The funeral yesterday, at Our Lady Star of the Sea Catholic church on Staten Island, was the first in many months for a firefighter. Yet the rawness of the emotions on display -- as firefighters stood in the pouring rain while taps played, a police helicopter flew overhead and a powder-blue coffin was lifted onto a ceremonial firetruck to be carried to the nearby cemetery -- served as one more demonstration of the enormous pain caused by the Sept. 11 attack.

Mr. Cammarata's family had waited almost 21 months for word that the remains of the 22-year-old probationary firefighter had been recovered and identified. Unwilling to put off the funeral any longer, yesterday they buried a vial of blood Mr. Cammarata had donated before he died, along with his department uniform, letters to his girlfriend, hockey sticks and baseball gloves, the funeral director said.

To date, 208 of the 343 firefighters killed on Sept. 11 have been positively identified. Firefighter Cammarata, who lived with his parents on Staten Island, was the first to be buried in a department ceremony in which the ''recovered remains'' consisted of nothing more than a vial of donated blood, city officials said.

Mr. Cammarata, nicknamed ''The Face'' by his fellow firefighters for his movie-star looks, achieved a perfect score on the Fire Department's written exam and physical. He was last seen going into the Marriott World Trade Center Hotel on the morning of Sept. 11 to try to evacuate any guests or staff. It had only been four months since he was sworn in as a firefighter and assigned to Ladder Company 11 on East Second Street, on the Lower East Side of Manhattan. The hotel was nearly flattened when the towers collapsed.

His family wrote in Little League Online:

On Sept. 11, 2001, at 8:54 a.m. from the firehouse on East Second Street in Alphabet City, Ladder Company 11, a phone call was made to the Cammarata family from their youngest son Michael. He left a message on his father’s voicemail stating: “I am going to the World Trade Center, a plane just hit it. Just tell everyone I am all right.”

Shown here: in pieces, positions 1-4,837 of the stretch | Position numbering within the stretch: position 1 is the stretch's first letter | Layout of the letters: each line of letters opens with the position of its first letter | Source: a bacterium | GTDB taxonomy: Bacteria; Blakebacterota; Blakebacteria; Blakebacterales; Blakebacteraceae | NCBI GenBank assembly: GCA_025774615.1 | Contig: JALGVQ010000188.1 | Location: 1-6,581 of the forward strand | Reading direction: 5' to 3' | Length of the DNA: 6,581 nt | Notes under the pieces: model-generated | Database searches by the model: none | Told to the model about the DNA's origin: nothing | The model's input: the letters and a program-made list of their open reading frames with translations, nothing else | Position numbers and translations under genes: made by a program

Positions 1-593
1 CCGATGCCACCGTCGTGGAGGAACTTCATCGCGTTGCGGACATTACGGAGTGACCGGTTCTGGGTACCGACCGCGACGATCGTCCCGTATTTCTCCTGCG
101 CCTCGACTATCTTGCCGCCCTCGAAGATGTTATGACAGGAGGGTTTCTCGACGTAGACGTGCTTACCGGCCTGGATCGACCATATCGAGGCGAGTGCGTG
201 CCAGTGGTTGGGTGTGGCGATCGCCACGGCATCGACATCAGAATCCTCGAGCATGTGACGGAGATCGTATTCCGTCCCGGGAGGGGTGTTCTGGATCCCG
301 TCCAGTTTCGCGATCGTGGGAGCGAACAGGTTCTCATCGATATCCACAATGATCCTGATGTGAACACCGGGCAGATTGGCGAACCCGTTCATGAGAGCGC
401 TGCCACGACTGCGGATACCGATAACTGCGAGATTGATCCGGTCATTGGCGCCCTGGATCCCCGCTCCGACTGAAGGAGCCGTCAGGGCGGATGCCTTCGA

Those were the last words he said to his family.

Michael was born on Oct. 7, 1978. He was only 22 years old on the date of the attack.

He was looking forward to graduating the fire academy and being permanently assigned to Ladder 11. Michael was given the gift to carry on his uncle’s shield number of 33 years, No. 1138.

Playing Little League Baseball as an all star, he competed in the Little League World Series, reaching second in the United States and third in the world. ...

Michael was scouted by the Wagner College Hockey Club on Staten Island, soon to be named Rookie of the Year in 1996. In 1997, as a sophomore in college, he was the youngest to be named MVP in Wagner College history. In 1997, he led his team to the Metropolitan Collegiate Conference Championship title. In 1998, he led Wagner to another championship.

In 1999, Michael left college to work in the building industry with his father. During this time, he was anxiously awaiting a call to be accepted for a job as a fireman. This he wanted since he was a little boy. Michael scored an impressive 105 perfect score on the New York Fireman’s Test, with a list number of 345. He was quickly called to duty and sworn in as a firefighter on May 3, 2001. He had a passion and love for the job. He was in his 14-week training program awaiting official graduation. ...

Michael had an extreme love and closeness for his family, friends, and fellow firefighters. His personality made light of any dark situation, ... with his brother saying, “You can never find a better best friend.”

My published articles are archived at -- Steve Sailer